I bet he got his laziness from me. "Monkey see, monkey do"

I actually purchased him from a breeder a state away from me (in Ohio) and when she clipped him, she showed me how to do it, but she told me that if I brought him in again, she'd gladly clip him once more for me.
I've actually had him for a quite short time (shortly over a month now), and he's still young for he's only 3 months old (but we got a DNA test and the test results have finally come back with him being a boy (yay~)). So, no he hasn't grown the feathers back yet.

And yes! He's glided from his playground to the ground when he wants to get off the very top (cause he hasn't learned how to climb down the ladder yet ), flapped from my arm to tables, and he'll hop from your arm to any other surface he wishes to be on (but if your arm is angled, he'll try climbing down your arm first so that he doesn't have to try and fly)

And I'm not too sure if I'll keep him trimmed the entire time or not. He came to me hand-raised, so he doesn't require any training, and I thought that it would be cool to teach him to fly to me upon command and do like I've seen others do where they turn an entire room into a bird room which they can fly around in and such.
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Old 03-17-2017, 10:13 AM
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Yea training to come when called is excellent and to teach him what you want to call the cage and play area then you can command him to fly to different areas it's a good way to encourage him to exercise every day and will make your bond very strong. YouTube has loads of tricks you can teach birds. My favourite is play dead lol
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Old 03-17-2017, 12:00 PM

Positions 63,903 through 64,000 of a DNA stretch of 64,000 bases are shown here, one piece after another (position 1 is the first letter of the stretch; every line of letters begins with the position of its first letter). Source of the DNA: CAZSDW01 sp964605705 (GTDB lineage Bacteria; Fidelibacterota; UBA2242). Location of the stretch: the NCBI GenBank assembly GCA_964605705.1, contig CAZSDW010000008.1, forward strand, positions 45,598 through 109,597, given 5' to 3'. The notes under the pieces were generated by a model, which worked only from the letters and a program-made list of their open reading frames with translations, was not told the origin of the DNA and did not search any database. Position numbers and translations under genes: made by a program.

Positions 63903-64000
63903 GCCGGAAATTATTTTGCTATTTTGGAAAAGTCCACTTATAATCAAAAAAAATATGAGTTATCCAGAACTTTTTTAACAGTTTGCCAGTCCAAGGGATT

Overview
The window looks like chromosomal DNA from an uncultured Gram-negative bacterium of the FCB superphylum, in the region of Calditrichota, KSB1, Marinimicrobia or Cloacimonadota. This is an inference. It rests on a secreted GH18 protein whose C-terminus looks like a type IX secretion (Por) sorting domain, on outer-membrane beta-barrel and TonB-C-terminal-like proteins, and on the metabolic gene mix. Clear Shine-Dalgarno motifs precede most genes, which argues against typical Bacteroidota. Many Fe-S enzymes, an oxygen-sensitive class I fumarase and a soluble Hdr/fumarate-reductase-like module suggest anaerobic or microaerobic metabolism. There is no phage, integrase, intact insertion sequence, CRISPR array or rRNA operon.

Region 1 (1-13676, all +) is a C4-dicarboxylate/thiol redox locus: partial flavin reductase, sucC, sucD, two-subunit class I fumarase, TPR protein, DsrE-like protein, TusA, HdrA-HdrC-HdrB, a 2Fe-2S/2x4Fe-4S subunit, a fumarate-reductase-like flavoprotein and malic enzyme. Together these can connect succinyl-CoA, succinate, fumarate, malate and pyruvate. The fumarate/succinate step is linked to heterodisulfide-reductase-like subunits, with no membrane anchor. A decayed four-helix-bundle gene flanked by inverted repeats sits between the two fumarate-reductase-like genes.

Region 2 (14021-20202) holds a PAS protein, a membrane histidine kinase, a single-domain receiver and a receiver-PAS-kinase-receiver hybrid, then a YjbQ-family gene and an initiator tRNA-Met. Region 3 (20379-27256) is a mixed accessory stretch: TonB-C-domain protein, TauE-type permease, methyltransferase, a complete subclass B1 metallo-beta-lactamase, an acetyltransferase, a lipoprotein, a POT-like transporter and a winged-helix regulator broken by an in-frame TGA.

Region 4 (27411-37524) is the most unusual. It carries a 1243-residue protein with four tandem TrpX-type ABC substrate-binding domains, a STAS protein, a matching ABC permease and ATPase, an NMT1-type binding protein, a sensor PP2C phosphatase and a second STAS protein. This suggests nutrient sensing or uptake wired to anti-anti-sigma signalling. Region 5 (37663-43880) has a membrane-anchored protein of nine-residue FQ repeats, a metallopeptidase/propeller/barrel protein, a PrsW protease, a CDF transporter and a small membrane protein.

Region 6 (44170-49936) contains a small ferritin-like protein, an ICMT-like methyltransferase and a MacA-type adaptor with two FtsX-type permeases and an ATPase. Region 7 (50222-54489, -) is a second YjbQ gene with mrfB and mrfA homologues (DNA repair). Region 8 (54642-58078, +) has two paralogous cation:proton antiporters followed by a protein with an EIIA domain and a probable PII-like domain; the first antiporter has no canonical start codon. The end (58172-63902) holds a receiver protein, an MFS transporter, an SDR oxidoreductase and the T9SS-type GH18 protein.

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So the basic idea behind clipping is not to prevent flight, that's actually dangerous. You want them to be able to glide and get around using their wings. Clipping him any more could cause more harm than good. I had one tiel that was clipped when I got him and he dropped like a rock any time he tried to take off, cut his keep pretty good doing it too. He's able to fly better because he's building up those muscles. It's good exercise too.
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Old 03-17-2017, 02:20 PM
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Heavy clips put them at risk of injury - keel bone and leg fractures, split wounds, broken feathers, etc.
It also has health consequences like increased risk of obesity and circulatory disease. They get almost all of their exercise from flight.
Not to mention the psychological effects of a severe clip. It's extremely stressful for them to feel so helpless and vulnerable.

Babies are clingy and yes you're reinforcing it. Now's a great time to start target and station training. If you give it a search, there's a few great guides and articles out there such as this one. Phoenix is my super clingy one, and he's been taught to station on the cage door. This keeps him from flying at me constantly while I'm doing things, but also spills over in being helpful in stationing during things like being weighed.
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Last edited by Jaguar; 03-17-2017 at 02:25 PM..